I was recently given a copy of a new book, CUPS Administrative Guide, to read and review. My initial thought was, “There is an entire book about the Common UNIX Printing System? Why?” You see, I have never had a problem configuring or using a printer with Linux, but my needs are simple, and I have always done my research first to see if the hardware is supported before purchase.
I received the book this week. Not only is CUPS much more powerful and configurable than I previously knew, but the book’s author does a very good job of discussing the system and its options clearly. Anyone working in a business or computer lab setting would find the book useful and probably more enjoyable and easier to parse than using man pages and Google searches. I think this is especially true in a place with multiple workstations, several shared printers, and users set up with individual accounts and in specific user groups.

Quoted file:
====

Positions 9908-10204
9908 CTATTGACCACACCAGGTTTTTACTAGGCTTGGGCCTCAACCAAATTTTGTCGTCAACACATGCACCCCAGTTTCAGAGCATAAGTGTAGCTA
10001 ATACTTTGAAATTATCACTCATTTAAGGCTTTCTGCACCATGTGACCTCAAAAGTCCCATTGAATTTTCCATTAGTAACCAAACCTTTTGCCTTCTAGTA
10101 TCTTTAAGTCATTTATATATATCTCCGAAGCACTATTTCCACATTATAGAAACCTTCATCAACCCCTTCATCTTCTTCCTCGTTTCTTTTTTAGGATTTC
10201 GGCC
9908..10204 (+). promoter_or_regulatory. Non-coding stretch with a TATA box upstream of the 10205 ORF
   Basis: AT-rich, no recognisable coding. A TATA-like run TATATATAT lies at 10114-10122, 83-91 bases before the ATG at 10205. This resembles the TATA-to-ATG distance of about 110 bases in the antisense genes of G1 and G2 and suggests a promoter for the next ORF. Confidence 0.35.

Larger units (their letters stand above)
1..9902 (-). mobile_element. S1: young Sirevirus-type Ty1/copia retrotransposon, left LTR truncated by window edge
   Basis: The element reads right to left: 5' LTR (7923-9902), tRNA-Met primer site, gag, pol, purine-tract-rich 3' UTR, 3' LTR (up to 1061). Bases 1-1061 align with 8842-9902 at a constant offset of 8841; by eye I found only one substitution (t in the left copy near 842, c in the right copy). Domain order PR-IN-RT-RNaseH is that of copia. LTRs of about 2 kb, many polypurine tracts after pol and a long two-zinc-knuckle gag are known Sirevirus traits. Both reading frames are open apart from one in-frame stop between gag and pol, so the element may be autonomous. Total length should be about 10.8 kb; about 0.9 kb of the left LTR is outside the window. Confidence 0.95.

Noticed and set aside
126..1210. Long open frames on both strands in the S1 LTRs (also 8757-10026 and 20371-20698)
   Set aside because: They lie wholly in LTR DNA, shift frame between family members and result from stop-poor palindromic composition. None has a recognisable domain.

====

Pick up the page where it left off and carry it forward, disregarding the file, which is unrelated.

My favorite feature in the book is that for most configuration options, multiple methods of making the changes are discussed. There is information on using the command line, using the CUPS web interface. Also wonderful is the detailed description of the major options for configuration file settings, and a useful comparison between the language used for configuring the Apache and CUPS daemons.